“[T]here are some people who wish us to enact laws which would seriously damage the right of free speech and which could be used not only against subversive groups but against other groups engaged in political or other activities which were not generally popular. Such measures would not only infringe on the Bill of Rights and the basic liberties of our people; they would also undermine the very internal security they seek to protect.
Laws forbidding dissent do not prevent subversive activities; they merely drive them into more secret and more dangerous channels. Police states are not secure; their history is marked by successive purges, and growing concentration camps, as their governments strike out blindly in fear of violent revolt. Once a government is committed to the principle of silencing the voice of opposition, it has only one way to go, and that is down the path of increasingly repressive measures, until it becomes a source of terror to all its citizens and creates a country where everyone lives in fear.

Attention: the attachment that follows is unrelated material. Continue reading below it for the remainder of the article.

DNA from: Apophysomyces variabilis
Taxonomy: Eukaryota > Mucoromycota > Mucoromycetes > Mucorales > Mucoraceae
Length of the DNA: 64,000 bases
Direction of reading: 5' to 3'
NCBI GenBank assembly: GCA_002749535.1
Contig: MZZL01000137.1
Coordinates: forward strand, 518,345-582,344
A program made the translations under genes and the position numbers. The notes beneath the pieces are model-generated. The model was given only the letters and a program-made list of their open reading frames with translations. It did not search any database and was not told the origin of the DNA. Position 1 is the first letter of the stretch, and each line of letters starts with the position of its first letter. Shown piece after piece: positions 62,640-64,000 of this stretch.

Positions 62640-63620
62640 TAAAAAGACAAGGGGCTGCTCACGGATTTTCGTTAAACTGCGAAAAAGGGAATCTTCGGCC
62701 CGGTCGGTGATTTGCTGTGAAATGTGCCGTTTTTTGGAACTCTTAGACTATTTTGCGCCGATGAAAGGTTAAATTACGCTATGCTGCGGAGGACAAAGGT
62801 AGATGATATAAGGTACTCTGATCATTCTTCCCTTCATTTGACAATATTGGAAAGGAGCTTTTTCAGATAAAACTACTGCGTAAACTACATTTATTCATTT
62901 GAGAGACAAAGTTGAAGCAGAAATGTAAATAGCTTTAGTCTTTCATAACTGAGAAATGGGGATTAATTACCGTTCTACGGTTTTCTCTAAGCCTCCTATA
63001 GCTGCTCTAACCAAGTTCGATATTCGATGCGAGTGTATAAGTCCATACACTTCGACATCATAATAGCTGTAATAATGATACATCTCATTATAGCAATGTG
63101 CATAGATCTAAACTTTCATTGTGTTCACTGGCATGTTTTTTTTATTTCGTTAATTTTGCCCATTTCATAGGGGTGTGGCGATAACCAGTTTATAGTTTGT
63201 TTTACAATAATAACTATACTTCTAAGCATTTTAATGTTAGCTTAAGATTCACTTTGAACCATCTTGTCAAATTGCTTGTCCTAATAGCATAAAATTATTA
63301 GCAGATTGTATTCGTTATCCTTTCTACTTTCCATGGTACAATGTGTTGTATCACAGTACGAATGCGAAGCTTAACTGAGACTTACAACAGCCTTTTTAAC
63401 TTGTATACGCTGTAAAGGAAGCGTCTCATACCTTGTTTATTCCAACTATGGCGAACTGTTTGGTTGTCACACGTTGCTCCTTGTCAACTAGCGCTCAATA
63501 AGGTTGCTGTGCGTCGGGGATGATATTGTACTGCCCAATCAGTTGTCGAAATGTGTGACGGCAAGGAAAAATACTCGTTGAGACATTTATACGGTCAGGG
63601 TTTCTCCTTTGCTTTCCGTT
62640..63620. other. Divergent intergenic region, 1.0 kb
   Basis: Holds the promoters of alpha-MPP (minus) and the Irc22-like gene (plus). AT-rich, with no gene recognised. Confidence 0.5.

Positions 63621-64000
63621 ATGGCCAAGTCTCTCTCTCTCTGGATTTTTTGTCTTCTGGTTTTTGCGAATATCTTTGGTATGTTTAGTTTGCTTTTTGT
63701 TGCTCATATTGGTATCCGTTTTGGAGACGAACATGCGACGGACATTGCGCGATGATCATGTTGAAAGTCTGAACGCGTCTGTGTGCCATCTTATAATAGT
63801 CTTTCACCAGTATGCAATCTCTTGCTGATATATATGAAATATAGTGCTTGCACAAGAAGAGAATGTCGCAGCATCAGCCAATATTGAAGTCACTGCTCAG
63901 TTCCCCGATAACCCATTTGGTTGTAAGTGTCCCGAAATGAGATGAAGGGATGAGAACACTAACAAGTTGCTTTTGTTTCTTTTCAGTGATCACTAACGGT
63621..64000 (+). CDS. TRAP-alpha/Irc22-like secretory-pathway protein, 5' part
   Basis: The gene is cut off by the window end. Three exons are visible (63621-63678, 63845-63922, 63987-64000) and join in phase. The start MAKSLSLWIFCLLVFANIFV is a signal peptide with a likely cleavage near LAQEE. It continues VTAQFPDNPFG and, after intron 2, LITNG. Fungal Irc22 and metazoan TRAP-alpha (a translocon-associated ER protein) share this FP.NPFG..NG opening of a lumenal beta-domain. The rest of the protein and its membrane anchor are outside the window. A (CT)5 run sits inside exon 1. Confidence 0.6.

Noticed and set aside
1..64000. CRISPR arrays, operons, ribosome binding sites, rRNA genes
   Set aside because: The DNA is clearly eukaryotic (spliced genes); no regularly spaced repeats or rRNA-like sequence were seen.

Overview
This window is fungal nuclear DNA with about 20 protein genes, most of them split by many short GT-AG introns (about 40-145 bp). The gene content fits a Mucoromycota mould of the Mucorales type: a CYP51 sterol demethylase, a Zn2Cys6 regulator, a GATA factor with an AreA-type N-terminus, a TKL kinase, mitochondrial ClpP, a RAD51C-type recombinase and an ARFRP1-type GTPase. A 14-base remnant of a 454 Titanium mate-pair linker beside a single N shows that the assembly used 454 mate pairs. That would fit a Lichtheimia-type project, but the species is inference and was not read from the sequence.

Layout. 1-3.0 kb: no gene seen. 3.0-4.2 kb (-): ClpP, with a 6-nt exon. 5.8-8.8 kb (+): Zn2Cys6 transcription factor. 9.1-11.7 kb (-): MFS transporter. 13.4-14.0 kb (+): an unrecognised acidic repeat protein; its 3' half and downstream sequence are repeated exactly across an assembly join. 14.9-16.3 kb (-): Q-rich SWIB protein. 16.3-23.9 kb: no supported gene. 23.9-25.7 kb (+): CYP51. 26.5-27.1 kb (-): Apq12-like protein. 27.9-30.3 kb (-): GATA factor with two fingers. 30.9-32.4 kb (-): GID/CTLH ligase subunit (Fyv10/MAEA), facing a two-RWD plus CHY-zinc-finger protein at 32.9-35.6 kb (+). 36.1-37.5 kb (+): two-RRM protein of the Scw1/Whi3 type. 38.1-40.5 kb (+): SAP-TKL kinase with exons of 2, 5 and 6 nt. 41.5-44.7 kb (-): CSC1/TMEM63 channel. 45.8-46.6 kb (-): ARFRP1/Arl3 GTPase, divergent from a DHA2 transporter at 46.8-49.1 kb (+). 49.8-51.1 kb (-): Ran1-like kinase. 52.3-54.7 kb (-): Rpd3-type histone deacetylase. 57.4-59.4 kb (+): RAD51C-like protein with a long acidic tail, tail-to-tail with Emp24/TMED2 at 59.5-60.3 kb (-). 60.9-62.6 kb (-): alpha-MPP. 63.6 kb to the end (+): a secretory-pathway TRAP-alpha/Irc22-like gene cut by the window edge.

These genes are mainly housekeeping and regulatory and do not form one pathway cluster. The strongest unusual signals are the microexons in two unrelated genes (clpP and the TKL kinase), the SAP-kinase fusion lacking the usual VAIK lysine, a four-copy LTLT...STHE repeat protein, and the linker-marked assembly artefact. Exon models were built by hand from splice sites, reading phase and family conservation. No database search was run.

We must, therefore, be on our guard against extremists who urge us to adopt police state measures. Such persons advocate breaking down the guarantees of the Bill of Rights in order to get at the communists. They forget that if the Bill of Rights were to be broken down, all groups, even the most conservative, would be in danger from the arbitrary power of government.”
— Harry S. Truman, Special Message to the Congress on the Internal Security of the United States, August 8, 1950
Presidential portrait of Harry Truman, by Greta Kempton, 1945